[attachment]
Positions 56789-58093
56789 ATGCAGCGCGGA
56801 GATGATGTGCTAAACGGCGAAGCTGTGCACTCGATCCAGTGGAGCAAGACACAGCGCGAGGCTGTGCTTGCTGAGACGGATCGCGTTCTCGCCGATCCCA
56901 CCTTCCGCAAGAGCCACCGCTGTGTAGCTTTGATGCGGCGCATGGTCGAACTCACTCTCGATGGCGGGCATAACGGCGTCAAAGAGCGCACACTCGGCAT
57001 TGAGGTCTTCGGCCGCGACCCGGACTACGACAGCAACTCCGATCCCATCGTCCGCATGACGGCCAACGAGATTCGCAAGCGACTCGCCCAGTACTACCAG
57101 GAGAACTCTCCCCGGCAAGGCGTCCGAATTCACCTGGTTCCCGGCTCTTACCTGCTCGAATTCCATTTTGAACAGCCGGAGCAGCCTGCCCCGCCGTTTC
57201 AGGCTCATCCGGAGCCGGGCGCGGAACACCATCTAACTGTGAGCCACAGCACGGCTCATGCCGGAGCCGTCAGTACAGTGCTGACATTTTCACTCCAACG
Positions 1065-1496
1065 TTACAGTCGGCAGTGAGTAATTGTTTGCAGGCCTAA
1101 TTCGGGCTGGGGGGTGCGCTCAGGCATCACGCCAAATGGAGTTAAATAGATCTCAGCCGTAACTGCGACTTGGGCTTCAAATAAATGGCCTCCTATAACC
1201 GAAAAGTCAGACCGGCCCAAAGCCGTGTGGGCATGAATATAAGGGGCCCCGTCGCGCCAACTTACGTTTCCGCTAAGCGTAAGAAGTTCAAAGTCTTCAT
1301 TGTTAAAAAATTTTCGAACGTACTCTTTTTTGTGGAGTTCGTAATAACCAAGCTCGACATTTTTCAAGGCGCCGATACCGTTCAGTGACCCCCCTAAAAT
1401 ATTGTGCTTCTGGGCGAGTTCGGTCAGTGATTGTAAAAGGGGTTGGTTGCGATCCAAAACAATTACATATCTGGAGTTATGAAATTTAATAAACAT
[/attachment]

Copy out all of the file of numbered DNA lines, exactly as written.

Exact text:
Positions 56789-58093
56789 ATGCAGCGCGGA
56801 GATGATGTGCTAAACGGCGAAGCTGTGCACTCGATCCAGTGGAGCAAGACACAGCGCGAGGCTGTGCTTGCTGAGACGGATCGCGTTCTCGCCGATCCCA
56901 CCTTCCGCAAGAGCCACCGCTGTGTAGCTTTGATGCGGCGCATGGTCGAACTCACTCTCGATGGCGGGCATAACGGCGTCAAAGAGCGCACACTCGGCAT
57001 TGAGGTCTTCGGCCGCGACCCGGACTACGACAGCAACTCCGATCCCATCGTCCGCATGACGGCCAACGAGATTCGCAAGCGACTCGCCCAGTACTACCAG
57101 GAGAACTCTCCCCGGCAAGGCGTCCGAATTCACCTGGTTCCCGGCTCTTACCTGCTCGAATTCCATTTTGAACAGCCGGAGCAGCCTGCCCCGCCGTTTC
57201 AGGCTCATCCGGAGCCGGGCGCGGAACACCATCTAACTGTGAGCCACAGCACGGCTCATGCCGGAGCCGTCAGTACAGTGCTGACATTTTCACTCCAACG
Positions 1065-1496
1065 TTACAGTCGGCAGTGAGTAATTGTTTGCAGGCCTAA
1101 TTCGGGCTGGGGGGTGCGCTCAGGCATCACGCCAAATGGAGTTAAATAGATCTCAGCCGTAACTGCGACTTGGGCTTCAAATAAATGGCCTCCTATAACC
1201 GAAAAGTCAGACCGGCCCAAAGCCGTGTGGGCATGAATATAAGGGGCCCCGTCGCGCCAACTTACGTTTCCGCTAAGCGTAAGAAGTTCAAAGTCTTCAT
1301 TGTTAAAAAATTTTCGAACGTACTCTTTTTTGTGGAGTTCGTAATAACCAAGCTCGACATTTTTCAAGGCGCCGATACCGTTCAGTGACCCCCCTAAAAT
1401 ATTGTGCTTCTGGGCGAGTTCGGTCAGTGATTGTAAAAGGGGTTGGTTGCGATCCAAAACAATTACATATCTGGAGTTATGAAATTTAATAAACAT